FATIGUE AND STATIC TESTING – MOAB
All Ritchey products are tested to exceed ISO 4210 safety requirements. Many of these tests are performed on our unique testing machines (MOAB I & II) located directly inside the Ritchey Asia product development department. This location gives Ritchey development and quality control staff immediate access to all in-house testing equipment during the business day, which allows us to improve the ability to regularly monitor all testing activity and make any adjustment as needed.
Prototypes as well as random production samples undergo fatigue and static load testing 24 hours per day to maintain the highest level of safety. This is done not only for our pre-production products but also to help maintain consistently high quality in all products during normal production. In addition to managing our own in-house testing lab, Ritchey also works extensively with SGS (a Swiss company that provides independent inspection, verification, testing and certification services) and other European-based independent testing laboratories to ensure Ritchey products meet the high requirements mandated by governmental agencies, standardization bodies and Ritchey customers.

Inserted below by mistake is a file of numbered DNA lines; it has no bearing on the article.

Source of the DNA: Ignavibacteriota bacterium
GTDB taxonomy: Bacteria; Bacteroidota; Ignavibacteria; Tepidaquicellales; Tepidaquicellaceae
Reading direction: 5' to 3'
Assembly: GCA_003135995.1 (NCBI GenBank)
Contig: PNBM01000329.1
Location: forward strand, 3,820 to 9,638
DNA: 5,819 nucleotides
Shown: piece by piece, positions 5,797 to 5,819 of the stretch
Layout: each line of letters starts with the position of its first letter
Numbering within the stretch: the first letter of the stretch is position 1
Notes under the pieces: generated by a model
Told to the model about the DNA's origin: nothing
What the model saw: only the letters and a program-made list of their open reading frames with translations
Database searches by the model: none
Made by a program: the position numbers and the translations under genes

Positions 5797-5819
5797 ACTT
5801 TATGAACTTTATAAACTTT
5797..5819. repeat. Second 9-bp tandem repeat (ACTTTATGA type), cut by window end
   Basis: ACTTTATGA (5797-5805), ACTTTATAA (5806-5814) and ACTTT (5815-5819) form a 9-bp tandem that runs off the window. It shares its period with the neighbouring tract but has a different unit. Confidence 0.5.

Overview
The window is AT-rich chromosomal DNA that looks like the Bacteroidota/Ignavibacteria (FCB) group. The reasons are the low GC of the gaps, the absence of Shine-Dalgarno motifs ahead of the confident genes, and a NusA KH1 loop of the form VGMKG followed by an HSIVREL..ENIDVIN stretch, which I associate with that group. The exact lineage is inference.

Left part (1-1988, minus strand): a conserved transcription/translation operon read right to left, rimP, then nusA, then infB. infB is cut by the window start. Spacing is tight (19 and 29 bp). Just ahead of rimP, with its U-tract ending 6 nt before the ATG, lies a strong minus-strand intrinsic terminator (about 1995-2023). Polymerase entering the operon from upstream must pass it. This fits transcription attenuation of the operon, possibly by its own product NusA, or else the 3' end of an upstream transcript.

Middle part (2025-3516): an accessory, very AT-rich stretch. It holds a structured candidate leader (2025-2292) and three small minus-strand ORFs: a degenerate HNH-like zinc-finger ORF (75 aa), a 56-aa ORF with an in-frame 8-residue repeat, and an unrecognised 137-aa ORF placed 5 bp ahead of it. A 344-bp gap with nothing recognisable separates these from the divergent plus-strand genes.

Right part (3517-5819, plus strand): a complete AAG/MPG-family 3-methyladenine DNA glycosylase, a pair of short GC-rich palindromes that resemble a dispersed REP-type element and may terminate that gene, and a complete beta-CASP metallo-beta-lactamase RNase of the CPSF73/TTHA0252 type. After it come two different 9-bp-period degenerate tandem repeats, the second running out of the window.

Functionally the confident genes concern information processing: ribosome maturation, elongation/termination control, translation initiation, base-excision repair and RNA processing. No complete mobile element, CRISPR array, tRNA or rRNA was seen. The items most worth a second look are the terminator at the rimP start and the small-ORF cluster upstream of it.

In-house Impact testing is conducted on all Ritchey forks and wheels to exceed ISO safety requirements for impact resistance. This means that weights are dropped from various, increasing heights simulating a frontal impact. Ritchey wheels and forks are regularly tested and tuned during the development process to ensure that in the unfortunate event of a frontal impact, the likelihood of a catastrophic failure is minimized. We consider this to be one of the most crucial tests conducted at our testing facility.
Although it is not an ISO Safety required test, we do also subject both road and mountain handlebars to severe drop testing. Large weights are affixed to the ends of the handlebar, or in the drops in the case of a road bar, and the bar is dropped from various heights onto a solid striker, bringing the bar to an immediate stop, which forces the bar to absorb and dissipate the impact energy. The ability of the handlebar to effectively absorb and dissipate this energy is a key attribute that is used to develop some of the safest handlebars currently available. We conduct drop testing in conjunction with fatigue testing to test prototype and production products at the highest stresses possible.
In order to replicate ‘real world’ forces acting on wheels in a lab environment, Tom Ritchey designed his own wheel testing machine named JOBST - an homage to his mentor Jobst Brandt. JOBST assists Ritchey on a daily basis to test wheels under various weight loading, resistance, speed and road conditions to monitor performance during the development process and test wheels to their limits in a controlled environment.